Tommy Seymour: More to South Sea strongmen than ‘banging and bruising’

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Winger Tommy Seymour believes it would be foolish to regard Samoa as one-trick wrecking balls and is expecting a tough encounter on Saturday when Scotland’s autumn Test series kicks off at BT Murrayfield.

Most of the hype surrounding this month’s three internationals has surrounded the upcoming matches against world champions New Zealand and the third-ranked Wallabies but Seymour insists Scotland are not treating the Pacific Islanders as a mere warm-up act.

Scotland winger Tommy Seymour. Picture: Gary Hutchison/SNS/SRU

Scotland winger Tommy Seymour. Picture: Gary Hutchison/SNS/SRU

“The obvious one is that they are hugely physical,” said the prolific 29-year-old, who will be looking to win his 36th cap at the weekend and add 
to his impressive haul of 16 Test tries.

“They have some incredible athletes across the park but it’s not just the size – it’s the agility and the capacity to be athletic. We’ve had a couple of really close games against Samoa, especially in the World Cup pool game [in 2015]. We don’t expect any different from them this weekend. We’re under no illusion about how difficult it will be.

“People pick up that physicality and the big hits because it’s the most obvious thing about their game but they have a lot of subtlety to their game too.

“There are a lot of guys who play in our league so I know them on a club level, and there are some class rugby players in there who know how to play the game, who are about more than banging through and bruising bodies, who really do like to play and expansive and entertaining brand of rugby.”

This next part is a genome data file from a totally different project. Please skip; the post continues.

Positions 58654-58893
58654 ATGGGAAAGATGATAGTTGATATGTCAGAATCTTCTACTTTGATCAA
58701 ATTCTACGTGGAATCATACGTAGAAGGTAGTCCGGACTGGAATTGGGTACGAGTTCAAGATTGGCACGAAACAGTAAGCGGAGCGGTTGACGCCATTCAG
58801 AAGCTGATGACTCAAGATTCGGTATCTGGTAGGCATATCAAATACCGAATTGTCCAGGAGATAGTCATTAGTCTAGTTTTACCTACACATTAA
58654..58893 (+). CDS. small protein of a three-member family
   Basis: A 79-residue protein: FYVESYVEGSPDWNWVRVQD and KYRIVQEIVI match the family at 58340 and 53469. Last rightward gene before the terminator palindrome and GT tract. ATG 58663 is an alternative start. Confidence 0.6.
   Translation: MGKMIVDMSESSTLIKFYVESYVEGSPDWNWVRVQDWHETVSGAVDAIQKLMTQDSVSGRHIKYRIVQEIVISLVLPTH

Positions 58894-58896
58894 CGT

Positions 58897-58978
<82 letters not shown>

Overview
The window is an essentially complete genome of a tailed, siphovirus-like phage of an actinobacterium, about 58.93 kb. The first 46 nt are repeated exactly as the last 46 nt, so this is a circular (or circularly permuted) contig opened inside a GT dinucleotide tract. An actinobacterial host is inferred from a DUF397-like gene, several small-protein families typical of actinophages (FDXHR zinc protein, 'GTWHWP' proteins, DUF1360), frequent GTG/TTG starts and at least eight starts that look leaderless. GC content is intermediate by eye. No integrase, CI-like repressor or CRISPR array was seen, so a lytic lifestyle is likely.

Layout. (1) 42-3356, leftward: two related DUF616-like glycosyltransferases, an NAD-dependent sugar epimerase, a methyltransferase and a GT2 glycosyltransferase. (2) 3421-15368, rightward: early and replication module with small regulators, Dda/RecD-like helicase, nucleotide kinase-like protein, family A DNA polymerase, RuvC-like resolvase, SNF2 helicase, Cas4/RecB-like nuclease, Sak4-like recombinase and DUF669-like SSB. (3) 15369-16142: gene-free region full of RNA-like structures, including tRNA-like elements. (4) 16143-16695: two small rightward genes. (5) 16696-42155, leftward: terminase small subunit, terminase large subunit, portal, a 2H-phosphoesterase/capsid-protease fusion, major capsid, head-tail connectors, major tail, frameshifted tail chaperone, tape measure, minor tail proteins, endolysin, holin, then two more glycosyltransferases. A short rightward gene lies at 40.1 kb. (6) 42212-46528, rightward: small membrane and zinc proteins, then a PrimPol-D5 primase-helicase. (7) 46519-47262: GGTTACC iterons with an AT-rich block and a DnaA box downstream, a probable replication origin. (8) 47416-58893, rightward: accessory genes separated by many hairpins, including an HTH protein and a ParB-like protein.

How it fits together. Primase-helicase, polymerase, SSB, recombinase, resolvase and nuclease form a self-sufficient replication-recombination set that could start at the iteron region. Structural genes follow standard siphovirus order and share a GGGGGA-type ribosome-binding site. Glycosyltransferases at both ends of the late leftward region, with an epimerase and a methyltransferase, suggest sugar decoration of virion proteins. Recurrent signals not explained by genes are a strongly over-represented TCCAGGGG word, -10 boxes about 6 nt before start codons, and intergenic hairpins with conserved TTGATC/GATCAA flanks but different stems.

Seymour scored Scotland’s opening try in that tense 36-33 win in Newcastle two years ago, which secured Vern Cotter’s men a place in the World Cup quarter-finals but he admitted it was a nerve-wracking afternoon as the already-eliminated Samoans cut loose.

“You’re telling me! Although you’re probably more nervous in the stands,” he said.

“That first half we couldn’t seem to get into a rhythm. We’d do something well but then they’d put us back under the cosh.

“Their ability with their big athletes is that, if they do get across that [gain] line, then their ability as athletes and their subtleties do come to the fore, and they can certainly put you to the sword if they get a chance. But we go into this game knowing what we’re facing.”

Seymour is happy to be back in Scotland colours after spending the summer on the Lions tour, which he ended as top tryscorer, although he never made the Test squad.

He relished that experience but admitted he missed being involved as the Gregor Townsend era got under way with Scotland’s trips to Singapore, Australia and Fiji.

“It was hard not being involved, weirdly enough. I was on a great platform, but I was watching the guys I’ve spent a lot of time with over the past few years having a couple of great results in the summer.

“The Australia result in particular was phenomenal and it would have been great to be a part of that.

“But it was good just watching it and seeing the guys stretch themselves and get an awesome result.

“I spoke to Hoggy [fellow Lion Stuart] and I know it really lifted his spirits to be there and to celebrate with them.”

Seymour believes it is important that the world game supports the likes of Samoa, Fiji and Tonga and hopes to get a chance to face them on their patch.

“I absolutely agree. The first year I came to Glasgow was the summer tour to Samoa, Fiji and Australia and guys to this day talk about it as their favourite tour.

“I was delighted to be a part of the Lions, but before that came up I had looked at the tour schedule and said it would be amazing to go to Fiji. The boys love going to these countries.”